I tried to hide, hunching down, but even there I could hear his muted voice.
“What’s Denlinger doing in there?”
How could I tell him that although my ACT scores had easily placed me in his advanced class, I knew my grammar skills were subpar?
My first essay in that class was a blue-ribbon prizewinner. In pompous tones, I revealed the nature of my part-time job — teaching English at a local parochial school.
How many college students do that?
When my teacher returned the paper, I glanced at my grade. My heart plummeted. I flipped through it. Beside my description of my teaching responsibilities, she had splashed a dazzling question mark in bright red ink.
I had misspelled the word grammar. With an e.
Now, with Mr. King just outside, I tried to pretend I was invisible. Tried not to notice my grammar instructor’s curious glance. Tried to entreat her telepathically not to reveal my imbecility to Mr. King. And prayed he’d go away.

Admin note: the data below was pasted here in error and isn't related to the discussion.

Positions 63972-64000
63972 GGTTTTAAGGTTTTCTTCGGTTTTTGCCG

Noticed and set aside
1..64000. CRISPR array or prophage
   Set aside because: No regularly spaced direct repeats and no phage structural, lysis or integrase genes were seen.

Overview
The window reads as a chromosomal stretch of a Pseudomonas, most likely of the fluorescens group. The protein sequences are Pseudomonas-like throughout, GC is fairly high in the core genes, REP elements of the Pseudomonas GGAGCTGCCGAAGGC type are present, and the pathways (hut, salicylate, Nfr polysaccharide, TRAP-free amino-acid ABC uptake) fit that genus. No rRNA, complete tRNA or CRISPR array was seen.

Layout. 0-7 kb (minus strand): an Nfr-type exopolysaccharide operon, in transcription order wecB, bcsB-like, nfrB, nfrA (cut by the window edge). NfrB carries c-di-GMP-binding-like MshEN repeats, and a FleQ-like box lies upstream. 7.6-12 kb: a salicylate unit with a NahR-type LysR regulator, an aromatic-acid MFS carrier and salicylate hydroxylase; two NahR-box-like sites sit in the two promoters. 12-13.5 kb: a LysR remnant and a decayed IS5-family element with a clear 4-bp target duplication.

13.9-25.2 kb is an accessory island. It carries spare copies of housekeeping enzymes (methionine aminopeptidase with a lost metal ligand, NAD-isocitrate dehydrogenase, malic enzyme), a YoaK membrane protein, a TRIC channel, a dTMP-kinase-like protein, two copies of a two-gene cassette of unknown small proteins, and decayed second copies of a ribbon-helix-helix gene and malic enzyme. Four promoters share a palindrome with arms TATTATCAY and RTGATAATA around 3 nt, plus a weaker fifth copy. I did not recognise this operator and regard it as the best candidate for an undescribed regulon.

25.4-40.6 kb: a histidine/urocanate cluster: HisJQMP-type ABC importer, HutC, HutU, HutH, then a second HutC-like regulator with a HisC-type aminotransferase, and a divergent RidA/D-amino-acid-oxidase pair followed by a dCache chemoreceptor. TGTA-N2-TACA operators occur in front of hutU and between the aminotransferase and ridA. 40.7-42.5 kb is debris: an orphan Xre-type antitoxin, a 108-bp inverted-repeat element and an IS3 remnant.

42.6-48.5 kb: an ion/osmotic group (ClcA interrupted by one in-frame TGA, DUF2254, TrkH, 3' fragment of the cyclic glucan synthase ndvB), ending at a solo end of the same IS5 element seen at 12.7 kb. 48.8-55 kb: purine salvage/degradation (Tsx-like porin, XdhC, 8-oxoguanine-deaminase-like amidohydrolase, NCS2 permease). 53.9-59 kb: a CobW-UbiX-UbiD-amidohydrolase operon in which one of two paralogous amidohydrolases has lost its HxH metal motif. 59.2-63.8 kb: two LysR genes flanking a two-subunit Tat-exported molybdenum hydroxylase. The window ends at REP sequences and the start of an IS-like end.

Then cheerfully called me out during my next class with him.
“Steven, what are you doing in Pam’s grammar class?”
The entire class turned in unison to eye me – the impostor in their midst.
Blushing, I explained my fears about writing, my meager grammar, my desire to master punctuation.
In the wake of my confession, to my surprise, he offered only respect.
“Less for me to teach you, young man,” he rumbled.
AT MALONE, MR. King was a popular topic among students. I kept my ears open. They wondered why he hadn’t gotten his doctorate, marveled over his astonishing vocabulary, and murmured that he’d once been a Baptist minister in the South.
During his thought-provoking lessons, Mr. King sometimes talked about his family. He talked about the way he and his wife had raised their daughter, about the trips to Europe they’d taken, usually as part of a school event.
It was clear the King family had a lifestyle devoted to art, literature, and God — and not necessarily in that order.
Mr. King even talked about their old Victorian home in downtown Canton. I soon deduced it was located on the wrong side of the tracks. During one of his evening classes, he told us with dramatic effect about a trespasser he’d confronted.